Mental Health Awareness: Being Borderline; or how I lost and found myself, all thanks to my appendix

In the first in a new series of posts on Soundsphere magazine centred around mental health awareness, Joey Holmes discusses her own experiences discovering Borderline Personality Disorder, and how she […]

In the first in a new series of posts on Soundsphere magazine centred around mental health awareness, Joey Holmes discusses her own experiences discovering Borderline Personality Disorder, and how she is able to cope, with the aim to inspire others.

Please Like us on Facebook to continue reading.

I was told the initial hospitalisation after removal of said appendix via keyhole surgery was 24–48 hours. 72 hours later I am still in crippling pain, morphine wasn’t touching it and my consultant was both confused and concerned.

Something to note is the fact my keyhole scars are placed as followed, my belly button, right above my pubic bone (thank God I shaved before my appendix went rogue!) and on my left side above my hip. Now, I’m no doctor but I am pretty sure (and Wikipedia agrees with me here) that your appendix is on your RIGHT hand side, so I was a little perplexed as to why my scar was on the left. I am beginning to question my left and right at this point due to the sheer amount of pain killers being pumped into me.

Flash forward to November 1 and I have been discharged and readmitted the same day around 3 times now, I was at my wits end. I was depressed, I had a catheter in so I couldn’t even go outside the house. I was taking a mountain of pills every 4–6 hours and as a result I was doped to the eyeballs, to the point of putting bread in the fridge and wondering why it wasn’t toasting.

While looking back now it seems funny that it was a precursor of what was to come… I was in agony that day, more so than usual. My catheter was uncomfortable and I was feeling incredibly antsy. I called my roommate to say I was feeling depressed and what time would she be home, as something didn’t feel right.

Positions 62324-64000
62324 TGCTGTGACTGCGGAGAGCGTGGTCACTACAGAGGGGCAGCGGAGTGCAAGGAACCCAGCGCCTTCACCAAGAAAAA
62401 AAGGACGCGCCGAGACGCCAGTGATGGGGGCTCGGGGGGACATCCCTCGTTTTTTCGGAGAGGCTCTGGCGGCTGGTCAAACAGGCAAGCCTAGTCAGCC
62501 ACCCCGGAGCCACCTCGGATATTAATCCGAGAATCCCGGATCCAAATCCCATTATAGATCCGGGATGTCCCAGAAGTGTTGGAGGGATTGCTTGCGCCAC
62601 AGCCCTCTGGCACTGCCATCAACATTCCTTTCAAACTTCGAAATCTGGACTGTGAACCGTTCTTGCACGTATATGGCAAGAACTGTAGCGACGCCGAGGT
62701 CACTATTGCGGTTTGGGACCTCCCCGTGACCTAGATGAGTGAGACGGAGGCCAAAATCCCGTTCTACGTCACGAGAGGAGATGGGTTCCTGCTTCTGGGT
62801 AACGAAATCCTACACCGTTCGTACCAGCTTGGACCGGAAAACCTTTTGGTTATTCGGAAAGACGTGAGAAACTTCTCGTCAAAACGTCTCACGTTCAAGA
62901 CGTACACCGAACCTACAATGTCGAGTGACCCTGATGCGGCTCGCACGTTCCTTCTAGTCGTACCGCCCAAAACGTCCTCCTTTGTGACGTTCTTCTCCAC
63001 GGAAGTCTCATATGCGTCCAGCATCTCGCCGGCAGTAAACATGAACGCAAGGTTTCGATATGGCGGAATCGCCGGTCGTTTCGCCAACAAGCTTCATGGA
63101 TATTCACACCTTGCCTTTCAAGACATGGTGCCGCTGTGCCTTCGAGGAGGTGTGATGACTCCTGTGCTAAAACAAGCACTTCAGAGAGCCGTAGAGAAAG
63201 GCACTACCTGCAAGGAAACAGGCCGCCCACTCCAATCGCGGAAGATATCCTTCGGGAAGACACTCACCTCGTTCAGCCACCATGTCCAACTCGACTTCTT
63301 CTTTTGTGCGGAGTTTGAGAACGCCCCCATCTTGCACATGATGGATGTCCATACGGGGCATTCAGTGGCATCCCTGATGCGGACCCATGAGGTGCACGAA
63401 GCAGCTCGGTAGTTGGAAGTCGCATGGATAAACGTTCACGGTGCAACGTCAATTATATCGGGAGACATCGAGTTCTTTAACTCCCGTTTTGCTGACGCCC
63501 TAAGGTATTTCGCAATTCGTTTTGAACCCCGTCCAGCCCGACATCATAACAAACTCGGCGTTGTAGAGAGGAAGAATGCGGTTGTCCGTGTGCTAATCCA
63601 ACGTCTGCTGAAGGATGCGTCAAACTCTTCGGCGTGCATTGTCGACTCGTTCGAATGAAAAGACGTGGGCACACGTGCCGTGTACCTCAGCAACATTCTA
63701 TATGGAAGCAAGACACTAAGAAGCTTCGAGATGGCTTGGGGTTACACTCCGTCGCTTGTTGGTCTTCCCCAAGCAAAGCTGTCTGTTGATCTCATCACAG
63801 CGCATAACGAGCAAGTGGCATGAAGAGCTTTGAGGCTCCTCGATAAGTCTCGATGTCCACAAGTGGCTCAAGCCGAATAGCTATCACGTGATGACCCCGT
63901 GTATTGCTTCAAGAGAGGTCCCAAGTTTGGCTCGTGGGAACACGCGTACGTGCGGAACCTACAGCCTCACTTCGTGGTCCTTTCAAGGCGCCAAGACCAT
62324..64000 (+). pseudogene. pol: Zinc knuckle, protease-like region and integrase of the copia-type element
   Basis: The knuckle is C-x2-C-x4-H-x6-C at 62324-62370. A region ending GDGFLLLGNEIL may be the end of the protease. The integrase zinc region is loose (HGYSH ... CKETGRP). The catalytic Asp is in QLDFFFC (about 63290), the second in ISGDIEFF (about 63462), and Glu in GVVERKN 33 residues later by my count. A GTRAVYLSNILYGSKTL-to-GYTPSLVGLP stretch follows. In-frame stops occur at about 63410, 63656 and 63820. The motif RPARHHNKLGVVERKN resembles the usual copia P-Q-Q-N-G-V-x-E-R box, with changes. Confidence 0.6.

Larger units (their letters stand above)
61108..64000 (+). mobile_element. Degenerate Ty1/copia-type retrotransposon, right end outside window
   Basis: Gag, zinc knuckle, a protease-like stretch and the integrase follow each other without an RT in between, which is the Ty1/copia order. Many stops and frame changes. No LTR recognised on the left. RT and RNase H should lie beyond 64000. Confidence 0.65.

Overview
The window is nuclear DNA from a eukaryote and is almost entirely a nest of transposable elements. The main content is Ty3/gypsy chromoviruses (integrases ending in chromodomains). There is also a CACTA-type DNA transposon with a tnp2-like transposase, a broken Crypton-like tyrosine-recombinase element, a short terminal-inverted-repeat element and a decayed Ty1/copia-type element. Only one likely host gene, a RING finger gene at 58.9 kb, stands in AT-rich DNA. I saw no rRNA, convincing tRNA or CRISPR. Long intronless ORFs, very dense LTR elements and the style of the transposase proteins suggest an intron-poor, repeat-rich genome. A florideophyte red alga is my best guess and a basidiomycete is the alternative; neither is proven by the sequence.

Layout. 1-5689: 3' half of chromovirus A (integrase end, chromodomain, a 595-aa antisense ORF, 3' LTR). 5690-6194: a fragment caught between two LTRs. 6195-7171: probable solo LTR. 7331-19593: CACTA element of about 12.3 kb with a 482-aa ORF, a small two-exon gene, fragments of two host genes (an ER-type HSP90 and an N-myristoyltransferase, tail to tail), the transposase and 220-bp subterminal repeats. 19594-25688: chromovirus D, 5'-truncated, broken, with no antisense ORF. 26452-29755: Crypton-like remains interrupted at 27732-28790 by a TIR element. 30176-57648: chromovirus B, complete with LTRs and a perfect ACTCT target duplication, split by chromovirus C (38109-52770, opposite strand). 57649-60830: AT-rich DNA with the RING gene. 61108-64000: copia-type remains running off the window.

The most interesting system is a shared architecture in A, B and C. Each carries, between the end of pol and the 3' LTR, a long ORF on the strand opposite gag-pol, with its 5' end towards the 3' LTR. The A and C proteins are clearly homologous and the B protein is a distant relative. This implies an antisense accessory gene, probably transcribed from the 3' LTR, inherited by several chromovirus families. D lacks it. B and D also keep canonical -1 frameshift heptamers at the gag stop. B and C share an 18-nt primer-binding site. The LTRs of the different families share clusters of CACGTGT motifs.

And then it happened, without thinking I mindlessly emptied my paracetamol (acetaminophen for US people) 64 pills, then my Gabapentin, 336 pills, and a box of Nytol (dipenhydramine), 12 pills. In total 412 pills. I didn’t touch the morphine as I figured 400 odd pills was probably enough to kill myself. And I took them, laid down on the sofa covered myself in a blanket and awaited oblivion. It’s important to note two thirds of all suicides don’t leave a note, and because my decision was so split second I didn’t. Half an hour passed and I began to feel the effects, I felt drunk and began having hallucinations, I forgot I have overdosed and called 999 (911 in US).

I explained as best I could to the woman on the phone who asked what happened and I said I didn’t know but I said there were pill packets scattered around. Before I knew it, drowsy as hell an ambulance arrived and the male paramedic stayed with me taking vitals and trying to get an IV line in, the female paramedic went to get some things for me like PJs and underwear (and my teddy bear). I was treat with nothing but respect, the male paramedic being the one to stay in the back with me and try and keeping me awake, I don’t remember getting to the hospital.

The next thing I know is some lovely lady waking me gently to ask if she could take some blood, me curled up with my teddy and catheter hanging off the end of the bed must have looked a sight. I couldn’t walk, I could barely sit up without feeling so dizzy I was going to puke.

In walks a consultant, and to be honest I am dreading the tirade of telling off I am going to get, instead he sits down next to me. He talks to me like a human being and tells me a story of how his wife had overdosed at my age so he understood what I was feeling. He asked me what I wanted to happen and all I said was “I want the pain to go away” to which he replied, “the pain in your head, or the pain in your stomach?” Boom, like a brick to the face I was aghast he had actually acknowledged my chronic pain…

I was admitted onto a really nice ward with a private room more like a hotel suite than a hospital room. I was on several IVs of various things to reverse the effects of my overdose. There was one nurse who always brought me my controlled drugs and always commented that the amount I took should floor an elephant but it kept the pain at bay for 20–40 minutes before I became uncomfortable again.

On the November 3, I remember being particularly snappy for no reason, and looking at my catheter bag when emptying it I noticed blood and weird floaty things and called for the nurse, she said everything was fine and “it happens when you have urine collecting in a bag” and I went to sleep.